Teachers implementing any form of mathematical intervention can face many hurdles. A major challenge is often trying to decide on the best strategy for the targeted pupils and the most appropriate resources. Teachers in this situation are aiming to provide a tailored curriculum for their targeted pupils, and for those pupils who work with teaching assistants in small withdrawal groups.
To explore how teachers can implement effective mathematics intervention strategies, eight networks across the country received funding from the NCETM to trial a range of ways to support groups of underperforming pupils.
A background information paper was also developed for the networks. This document provides a broad base of background information and related research around mathematics interventions and was used as a ‘starting point’ for network activity. The eight networks explored a variety of different strategies, from Key Stage 1 to Key Stage 4, to improve the outcomes of intervention in their organisation.
- supporting teaching assistants with developing pedagogy
- mathematical subject knowledge or strengthening assessment practice
- creating bespoke intervention programmes aimed at addressing the specific needs of a group of pupils
- exploring ways in which to engage parents as a means of support and addressing issues with Using and Applying Mathematics.
Full details of the project can be found in 'Supporting teachers to implement effective mathematics intervention strategies – An Evaluation'. Each of the networks’ activities and outcomes can be found in a set of case studies, along with ‘Top Tips’ for any other teachers who wish to engage in similar projects. Links to ‘off the peg’ resources used by the networks can also be found within the case studies.
We hope these resources provide good starting points for enquiry and that they stimulate teachers into investigating intervention strategies in any classroom.
One of the strategies explored by staff at Beverley High School, in order to improve Keys Stage 4 results, was to involve parents in a series of workshops that focused on key study skills as well as introducing parents to the wealth of resources available from the department and other sources.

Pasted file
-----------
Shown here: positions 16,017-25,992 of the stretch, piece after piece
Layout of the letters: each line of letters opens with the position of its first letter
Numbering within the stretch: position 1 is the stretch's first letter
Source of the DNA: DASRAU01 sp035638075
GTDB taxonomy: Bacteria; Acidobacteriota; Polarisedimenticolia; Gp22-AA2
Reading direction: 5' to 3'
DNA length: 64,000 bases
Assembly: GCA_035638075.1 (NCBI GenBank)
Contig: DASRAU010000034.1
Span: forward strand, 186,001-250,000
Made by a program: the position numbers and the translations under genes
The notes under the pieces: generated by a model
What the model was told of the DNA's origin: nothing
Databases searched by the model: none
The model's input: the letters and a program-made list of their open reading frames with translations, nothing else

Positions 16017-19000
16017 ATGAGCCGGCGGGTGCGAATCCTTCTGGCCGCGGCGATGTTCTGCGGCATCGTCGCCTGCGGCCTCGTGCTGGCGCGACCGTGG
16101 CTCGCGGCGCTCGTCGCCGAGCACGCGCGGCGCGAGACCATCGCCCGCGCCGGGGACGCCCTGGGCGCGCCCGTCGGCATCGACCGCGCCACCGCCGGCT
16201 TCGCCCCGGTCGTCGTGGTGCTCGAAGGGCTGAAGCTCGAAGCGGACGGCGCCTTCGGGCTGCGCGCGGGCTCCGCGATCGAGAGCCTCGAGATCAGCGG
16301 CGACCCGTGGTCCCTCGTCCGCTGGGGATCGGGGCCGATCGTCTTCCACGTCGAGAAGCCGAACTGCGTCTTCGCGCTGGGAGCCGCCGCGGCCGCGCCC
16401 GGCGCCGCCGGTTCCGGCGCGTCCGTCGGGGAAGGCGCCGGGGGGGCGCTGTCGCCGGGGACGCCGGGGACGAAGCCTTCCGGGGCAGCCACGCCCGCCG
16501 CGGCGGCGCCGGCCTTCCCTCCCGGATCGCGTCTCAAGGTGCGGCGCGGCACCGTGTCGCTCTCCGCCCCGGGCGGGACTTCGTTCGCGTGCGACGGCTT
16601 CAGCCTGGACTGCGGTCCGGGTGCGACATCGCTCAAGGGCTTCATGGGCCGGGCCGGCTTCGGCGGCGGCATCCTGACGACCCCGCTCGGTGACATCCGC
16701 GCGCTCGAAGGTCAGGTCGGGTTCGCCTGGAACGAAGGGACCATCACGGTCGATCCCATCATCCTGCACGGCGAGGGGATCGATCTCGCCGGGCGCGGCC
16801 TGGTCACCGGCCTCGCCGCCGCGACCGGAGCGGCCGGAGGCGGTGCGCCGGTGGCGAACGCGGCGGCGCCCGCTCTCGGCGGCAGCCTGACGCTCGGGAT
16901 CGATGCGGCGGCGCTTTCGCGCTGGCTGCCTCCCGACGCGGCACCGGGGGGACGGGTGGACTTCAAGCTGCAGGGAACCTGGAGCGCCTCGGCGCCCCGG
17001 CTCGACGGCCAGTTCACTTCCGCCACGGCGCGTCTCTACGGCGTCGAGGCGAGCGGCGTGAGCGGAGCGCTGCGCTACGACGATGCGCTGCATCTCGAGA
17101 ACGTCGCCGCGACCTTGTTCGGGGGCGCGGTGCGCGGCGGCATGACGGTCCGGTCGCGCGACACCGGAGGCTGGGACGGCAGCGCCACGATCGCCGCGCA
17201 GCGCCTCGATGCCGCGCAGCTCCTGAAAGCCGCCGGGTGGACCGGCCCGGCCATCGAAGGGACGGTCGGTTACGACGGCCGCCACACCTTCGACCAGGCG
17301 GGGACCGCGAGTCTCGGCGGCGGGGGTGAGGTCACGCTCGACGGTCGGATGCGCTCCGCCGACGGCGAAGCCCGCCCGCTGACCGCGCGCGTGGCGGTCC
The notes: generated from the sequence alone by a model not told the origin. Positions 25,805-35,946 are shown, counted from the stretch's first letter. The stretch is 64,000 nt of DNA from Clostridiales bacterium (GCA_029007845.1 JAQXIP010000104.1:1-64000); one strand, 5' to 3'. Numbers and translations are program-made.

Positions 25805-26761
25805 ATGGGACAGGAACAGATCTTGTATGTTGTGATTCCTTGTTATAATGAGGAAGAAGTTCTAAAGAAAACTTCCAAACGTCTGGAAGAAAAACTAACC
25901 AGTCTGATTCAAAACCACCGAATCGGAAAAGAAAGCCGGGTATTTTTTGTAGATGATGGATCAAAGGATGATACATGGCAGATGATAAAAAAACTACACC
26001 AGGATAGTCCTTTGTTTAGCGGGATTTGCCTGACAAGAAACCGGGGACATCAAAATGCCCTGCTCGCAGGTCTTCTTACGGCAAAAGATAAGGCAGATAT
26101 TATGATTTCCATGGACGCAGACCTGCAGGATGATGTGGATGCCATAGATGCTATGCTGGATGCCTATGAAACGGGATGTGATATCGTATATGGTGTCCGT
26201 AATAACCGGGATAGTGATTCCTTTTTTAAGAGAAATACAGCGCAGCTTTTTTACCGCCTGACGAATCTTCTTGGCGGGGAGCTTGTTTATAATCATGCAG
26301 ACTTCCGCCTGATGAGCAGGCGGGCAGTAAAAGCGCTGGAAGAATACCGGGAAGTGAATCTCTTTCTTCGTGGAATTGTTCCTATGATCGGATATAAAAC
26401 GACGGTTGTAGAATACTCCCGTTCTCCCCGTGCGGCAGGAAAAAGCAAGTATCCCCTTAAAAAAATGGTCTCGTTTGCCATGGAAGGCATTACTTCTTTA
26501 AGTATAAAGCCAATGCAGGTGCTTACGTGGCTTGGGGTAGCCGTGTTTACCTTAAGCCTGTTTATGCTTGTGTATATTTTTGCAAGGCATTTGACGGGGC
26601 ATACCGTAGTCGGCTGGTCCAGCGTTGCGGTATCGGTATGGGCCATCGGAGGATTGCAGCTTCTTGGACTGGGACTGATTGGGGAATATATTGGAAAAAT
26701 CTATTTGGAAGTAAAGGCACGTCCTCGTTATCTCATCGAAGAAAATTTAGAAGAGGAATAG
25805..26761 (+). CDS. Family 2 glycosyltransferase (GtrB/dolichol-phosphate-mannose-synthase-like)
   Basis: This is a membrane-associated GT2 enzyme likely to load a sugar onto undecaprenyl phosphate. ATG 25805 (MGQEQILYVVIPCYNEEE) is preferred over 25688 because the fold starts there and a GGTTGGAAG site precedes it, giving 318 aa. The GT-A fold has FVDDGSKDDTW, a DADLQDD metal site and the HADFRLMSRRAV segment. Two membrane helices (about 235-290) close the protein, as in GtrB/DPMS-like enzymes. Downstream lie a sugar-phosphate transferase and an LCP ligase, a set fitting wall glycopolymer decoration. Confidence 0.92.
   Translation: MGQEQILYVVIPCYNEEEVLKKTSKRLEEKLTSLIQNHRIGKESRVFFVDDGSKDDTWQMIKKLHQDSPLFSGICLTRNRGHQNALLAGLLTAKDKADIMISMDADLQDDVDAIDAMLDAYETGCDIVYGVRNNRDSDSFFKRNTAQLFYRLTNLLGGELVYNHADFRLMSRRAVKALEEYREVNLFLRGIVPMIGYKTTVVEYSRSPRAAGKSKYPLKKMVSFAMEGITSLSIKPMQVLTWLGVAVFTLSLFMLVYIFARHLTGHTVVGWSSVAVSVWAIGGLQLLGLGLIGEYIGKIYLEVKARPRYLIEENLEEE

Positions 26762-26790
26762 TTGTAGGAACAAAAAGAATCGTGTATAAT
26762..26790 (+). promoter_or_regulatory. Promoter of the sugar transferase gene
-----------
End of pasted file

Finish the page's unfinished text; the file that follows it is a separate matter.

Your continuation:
This network of KS2 teachers and teaching assistants focused on the question, ‘How can we design an intervention programme that will reduce the gap in attainment between our average (on track) achievers and our borderline (off track) learners in years 3 and 4.
This intervention project focused on improving basic numeracy skills with the lowest attaining pupils in year seven and finding strategies to engage parental support.
John Blow Primary School’s project aimed to support a group of teaching assistants to develop their knowledge and pedagogy of the area of mathematics, counting and understanding number, to support the implementation of intervention for early years to year 3.
This project aimed to provide effective intervention groups for lower attaining pupils in maths. Two intervention groups were set up with two teaching assistants using the Numicon programme.
Staff at Sandhill Primary School used a range of small group and whole group interventions to develop the strand of using and applying mathematics across the whole school.
The concept of this project was to enable Teaching Assistants from Key Stage One and Key Stage Two to work in collaboration to develop a deeper knowledge and understanding of the mathematical strategies and resources currently being used; thus developing their own pedagogy.
The CPD training in this project supported teaching assistants in using the Assessing Pupil Progress (APP) process as the main tool for AfL to support class teachers in KS1 and KS2 and to identify where intervention was needed.